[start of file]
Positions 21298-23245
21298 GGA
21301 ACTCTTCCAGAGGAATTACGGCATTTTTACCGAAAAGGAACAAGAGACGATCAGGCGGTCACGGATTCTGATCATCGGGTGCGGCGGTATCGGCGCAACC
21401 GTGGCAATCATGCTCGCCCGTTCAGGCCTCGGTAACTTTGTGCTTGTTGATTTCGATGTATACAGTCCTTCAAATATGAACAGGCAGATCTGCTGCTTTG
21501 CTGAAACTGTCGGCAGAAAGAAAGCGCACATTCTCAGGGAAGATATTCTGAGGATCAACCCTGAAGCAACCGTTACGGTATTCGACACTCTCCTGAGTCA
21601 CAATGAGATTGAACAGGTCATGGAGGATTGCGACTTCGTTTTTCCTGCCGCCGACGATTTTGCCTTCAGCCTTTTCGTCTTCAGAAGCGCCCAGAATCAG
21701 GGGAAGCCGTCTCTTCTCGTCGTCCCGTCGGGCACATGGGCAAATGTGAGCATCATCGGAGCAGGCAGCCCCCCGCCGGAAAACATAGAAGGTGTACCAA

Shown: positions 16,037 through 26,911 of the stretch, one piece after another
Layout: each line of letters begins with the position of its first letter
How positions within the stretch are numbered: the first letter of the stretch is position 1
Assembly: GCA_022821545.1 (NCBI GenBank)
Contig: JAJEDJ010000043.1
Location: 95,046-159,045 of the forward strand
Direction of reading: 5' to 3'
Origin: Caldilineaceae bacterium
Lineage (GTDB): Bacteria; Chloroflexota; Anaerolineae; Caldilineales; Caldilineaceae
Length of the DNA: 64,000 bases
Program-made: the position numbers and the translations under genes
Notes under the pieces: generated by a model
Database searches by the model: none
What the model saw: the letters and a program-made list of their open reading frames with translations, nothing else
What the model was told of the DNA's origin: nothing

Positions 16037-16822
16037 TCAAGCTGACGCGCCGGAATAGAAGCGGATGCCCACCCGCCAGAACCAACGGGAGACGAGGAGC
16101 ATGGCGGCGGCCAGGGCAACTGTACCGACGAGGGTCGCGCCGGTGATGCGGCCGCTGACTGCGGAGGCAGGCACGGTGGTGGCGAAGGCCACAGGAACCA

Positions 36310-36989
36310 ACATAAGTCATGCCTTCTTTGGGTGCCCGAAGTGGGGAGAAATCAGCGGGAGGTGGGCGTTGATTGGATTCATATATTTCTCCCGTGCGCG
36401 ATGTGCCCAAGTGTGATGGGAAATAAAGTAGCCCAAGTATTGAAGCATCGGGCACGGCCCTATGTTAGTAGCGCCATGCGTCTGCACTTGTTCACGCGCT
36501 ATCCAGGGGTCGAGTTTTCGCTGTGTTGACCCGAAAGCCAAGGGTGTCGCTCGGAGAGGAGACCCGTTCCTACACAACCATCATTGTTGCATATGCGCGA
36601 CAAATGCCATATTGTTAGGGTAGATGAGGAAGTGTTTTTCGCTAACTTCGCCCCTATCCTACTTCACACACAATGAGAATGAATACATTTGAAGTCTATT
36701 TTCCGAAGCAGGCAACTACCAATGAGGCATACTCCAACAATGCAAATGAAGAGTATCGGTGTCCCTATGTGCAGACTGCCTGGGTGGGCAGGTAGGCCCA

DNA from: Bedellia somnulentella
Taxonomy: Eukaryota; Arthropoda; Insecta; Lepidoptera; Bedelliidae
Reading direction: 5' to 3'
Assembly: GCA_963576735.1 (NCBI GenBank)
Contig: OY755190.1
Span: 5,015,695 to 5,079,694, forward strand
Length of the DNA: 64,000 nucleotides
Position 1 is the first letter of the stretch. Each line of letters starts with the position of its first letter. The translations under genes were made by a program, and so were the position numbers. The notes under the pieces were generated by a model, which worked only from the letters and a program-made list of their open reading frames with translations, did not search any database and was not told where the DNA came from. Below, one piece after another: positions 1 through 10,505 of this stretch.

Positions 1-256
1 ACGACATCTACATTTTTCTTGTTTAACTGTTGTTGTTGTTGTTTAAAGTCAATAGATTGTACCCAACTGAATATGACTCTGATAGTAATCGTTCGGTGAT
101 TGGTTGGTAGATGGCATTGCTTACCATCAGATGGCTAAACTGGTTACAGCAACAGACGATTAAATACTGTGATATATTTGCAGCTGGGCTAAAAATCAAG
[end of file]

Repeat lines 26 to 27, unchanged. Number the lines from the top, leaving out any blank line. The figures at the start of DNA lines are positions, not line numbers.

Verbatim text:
Positions 36310-36989
36310 ACATAAGTCATGCCTTCTTTGGGTGCCCGAAGTGGGGAGAAATCAGCGGGAGGTGGGCGTTGATTGGATTCATATATTTCTCCCGTGCGCG